Journal of Bioethical Inquiry

, Volume 14, Issue 3, pp 323–328 | Cite as

Stretching the Boundaries of Parental Responsibility and New Legal Guidelines for Determination of Brain Death

  • Bernadette RichardsEmail author
  • Thaddeus Mason Pope
Recent Developments

Stretching the Boundaries of Parental Responsibility: Re Carla (Medical procedure) [2016] FamCA 7

A recent decision of the Family Court of Australia stretches the boundaries of parental authority and, arguably, fails to protect the interests of the child. At the outset of this discussion it is important to recognize the love and care that the parents of Carla (the child at the centre of this decision) have for her and their strong view that the treatment they are seeking is in her best interests. This overview in no way challenges that motive, rather it raises general questions regarding the broad legal principal that emerges from the decision.

Five-year-old Carla was born genetically male but with a sexual development disorder (17 beta hydroxysteroid dehydrogenase 3 deficiency) which meant that she was “under virilised for a genetic male” ([1]). Carla did not have any female reproductive organs but was born with the external appearance of a female and with male gonads not contained...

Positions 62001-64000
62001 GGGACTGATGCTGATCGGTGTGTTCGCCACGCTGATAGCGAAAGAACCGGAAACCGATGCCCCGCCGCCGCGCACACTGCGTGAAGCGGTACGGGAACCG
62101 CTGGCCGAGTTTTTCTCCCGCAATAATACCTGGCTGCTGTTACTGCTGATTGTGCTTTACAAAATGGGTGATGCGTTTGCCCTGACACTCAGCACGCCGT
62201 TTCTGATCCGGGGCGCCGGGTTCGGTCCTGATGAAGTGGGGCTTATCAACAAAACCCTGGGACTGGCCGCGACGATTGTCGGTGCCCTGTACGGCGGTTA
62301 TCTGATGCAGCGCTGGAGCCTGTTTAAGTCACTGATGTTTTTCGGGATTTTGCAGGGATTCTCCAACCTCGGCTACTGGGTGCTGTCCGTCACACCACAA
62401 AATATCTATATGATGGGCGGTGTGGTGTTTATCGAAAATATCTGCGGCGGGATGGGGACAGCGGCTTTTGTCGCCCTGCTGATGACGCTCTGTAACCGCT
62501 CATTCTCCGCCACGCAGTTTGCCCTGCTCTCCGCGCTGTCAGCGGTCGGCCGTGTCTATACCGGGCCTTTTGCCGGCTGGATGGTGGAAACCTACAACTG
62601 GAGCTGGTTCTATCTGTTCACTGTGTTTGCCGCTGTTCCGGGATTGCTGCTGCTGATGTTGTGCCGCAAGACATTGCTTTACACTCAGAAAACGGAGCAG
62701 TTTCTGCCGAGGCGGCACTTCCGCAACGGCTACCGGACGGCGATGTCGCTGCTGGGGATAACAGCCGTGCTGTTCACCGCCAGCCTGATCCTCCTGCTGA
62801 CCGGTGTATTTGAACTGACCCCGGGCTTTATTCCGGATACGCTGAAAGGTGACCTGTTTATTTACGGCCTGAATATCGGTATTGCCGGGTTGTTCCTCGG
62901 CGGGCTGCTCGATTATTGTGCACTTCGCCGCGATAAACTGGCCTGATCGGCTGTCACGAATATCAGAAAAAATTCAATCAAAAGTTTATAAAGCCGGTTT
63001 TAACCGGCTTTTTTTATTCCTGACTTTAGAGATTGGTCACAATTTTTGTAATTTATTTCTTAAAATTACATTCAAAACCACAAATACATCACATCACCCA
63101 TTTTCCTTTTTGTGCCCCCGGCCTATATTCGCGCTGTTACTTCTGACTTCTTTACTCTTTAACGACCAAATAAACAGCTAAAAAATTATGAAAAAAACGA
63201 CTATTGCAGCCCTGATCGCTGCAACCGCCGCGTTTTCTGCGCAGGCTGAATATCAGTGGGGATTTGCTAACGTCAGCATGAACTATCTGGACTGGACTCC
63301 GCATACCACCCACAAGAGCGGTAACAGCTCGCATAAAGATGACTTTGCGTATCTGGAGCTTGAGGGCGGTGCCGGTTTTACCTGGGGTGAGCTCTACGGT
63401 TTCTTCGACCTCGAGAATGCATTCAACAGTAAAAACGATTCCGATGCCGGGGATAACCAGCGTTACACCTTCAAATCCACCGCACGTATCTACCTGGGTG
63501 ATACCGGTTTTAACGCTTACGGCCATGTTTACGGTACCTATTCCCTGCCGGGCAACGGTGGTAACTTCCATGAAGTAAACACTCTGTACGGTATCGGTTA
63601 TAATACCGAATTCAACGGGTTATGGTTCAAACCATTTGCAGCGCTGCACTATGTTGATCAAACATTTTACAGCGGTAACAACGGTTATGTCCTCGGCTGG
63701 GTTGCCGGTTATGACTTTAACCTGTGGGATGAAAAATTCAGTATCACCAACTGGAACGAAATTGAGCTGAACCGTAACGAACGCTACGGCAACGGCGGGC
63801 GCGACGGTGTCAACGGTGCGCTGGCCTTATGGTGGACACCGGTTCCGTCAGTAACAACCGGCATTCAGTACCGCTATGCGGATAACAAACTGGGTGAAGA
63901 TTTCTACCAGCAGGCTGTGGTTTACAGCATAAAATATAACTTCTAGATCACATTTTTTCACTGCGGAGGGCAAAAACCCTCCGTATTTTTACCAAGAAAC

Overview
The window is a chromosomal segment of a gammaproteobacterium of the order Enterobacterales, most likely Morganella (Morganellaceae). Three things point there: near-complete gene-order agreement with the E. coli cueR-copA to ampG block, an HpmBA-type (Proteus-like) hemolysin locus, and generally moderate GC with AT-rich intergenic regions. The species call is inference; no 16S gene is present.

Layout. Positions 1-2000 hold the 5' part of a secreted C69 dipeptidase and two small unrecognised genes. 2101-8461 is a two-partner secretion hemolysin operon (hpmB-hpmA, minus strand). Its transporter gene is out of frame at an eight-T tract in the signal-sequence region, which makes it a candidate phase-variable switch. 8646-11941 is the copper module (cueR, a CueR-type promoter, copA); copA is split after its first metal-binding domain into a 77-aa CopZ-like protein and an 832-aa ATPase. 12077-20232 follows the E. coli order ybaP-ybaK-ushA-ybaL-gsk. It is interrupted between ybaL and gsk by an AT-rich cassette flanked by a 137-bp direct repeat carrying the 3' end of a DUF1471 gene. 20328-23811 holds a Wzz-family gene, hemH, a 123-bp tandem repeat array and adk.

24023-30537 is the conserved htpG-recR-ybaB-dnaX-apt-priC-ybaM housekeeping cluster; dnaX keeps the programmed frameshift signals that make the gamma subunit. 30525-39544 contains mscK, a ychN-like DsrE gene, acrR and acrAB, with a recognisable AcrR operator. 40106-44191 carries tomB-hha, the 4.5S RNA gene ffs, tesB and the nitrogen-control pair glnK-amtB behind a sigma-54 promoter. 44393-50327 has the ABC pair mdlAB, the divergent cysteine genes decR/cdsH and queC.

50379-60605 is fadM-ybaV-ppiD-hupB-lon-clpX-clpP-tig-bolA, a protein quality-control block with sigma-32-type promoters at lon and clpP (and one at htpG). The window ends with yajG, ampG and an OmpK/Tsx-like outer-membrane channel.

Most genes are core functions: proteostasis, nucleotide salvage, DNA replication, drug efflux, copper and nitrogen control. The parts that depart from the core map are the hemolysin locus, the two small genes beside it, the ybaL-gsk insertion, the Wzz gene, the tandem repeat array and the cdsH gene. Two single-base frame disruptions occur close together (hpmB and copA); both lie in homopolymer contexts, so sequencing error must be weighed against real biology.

Parental responsibility Best interests of the child Invasive treatment Gender Brain death End-of-life Uniform Determination of Death Act American Academy of Neurology 


  1. In Re Guardianship of Hailu, No. 68531 (Nevada Nov 3, 2015) (oral argument recording). Accessed July 06, 2017.
  2. Nakagawa, T.A, S. Ashwal, M. Mathur, M. Mysore, and Society of Critical Care Medicine. 2011. Guidelines for the determination of brain death in infants and children: An update of the 1987 task force recommendations. Pediatrics 128(3): e720–e740.Google Scholar
  3. Pope, T.M., and M.E. Okninski. 2016. Legal standards for brain death and undue influence in euthanasia laws. Journal of Bioethical Inquiry 13(2): 173–178.Google Scholar
  4. Wijdicks, E.F.M., P.N. Varelas, G.S. Gronseth, and D.M. Greer. 2010. Evidence-based guideline update: Determining brain death in adults: Report of the quality standards subcommittee of the American Academy of Neurology. Neurology 74(23): 1911–1918.Google Scholar

Copyright information

© Journal of Bioethical Inquiry Pty Ltd. 2017

Authors and Affiliations

  1. 1.Law SchoolUniversity of AdelaideAdelaideAustralia
  2. 2.Mitchell Hamline School of LawSaint PaulUSA

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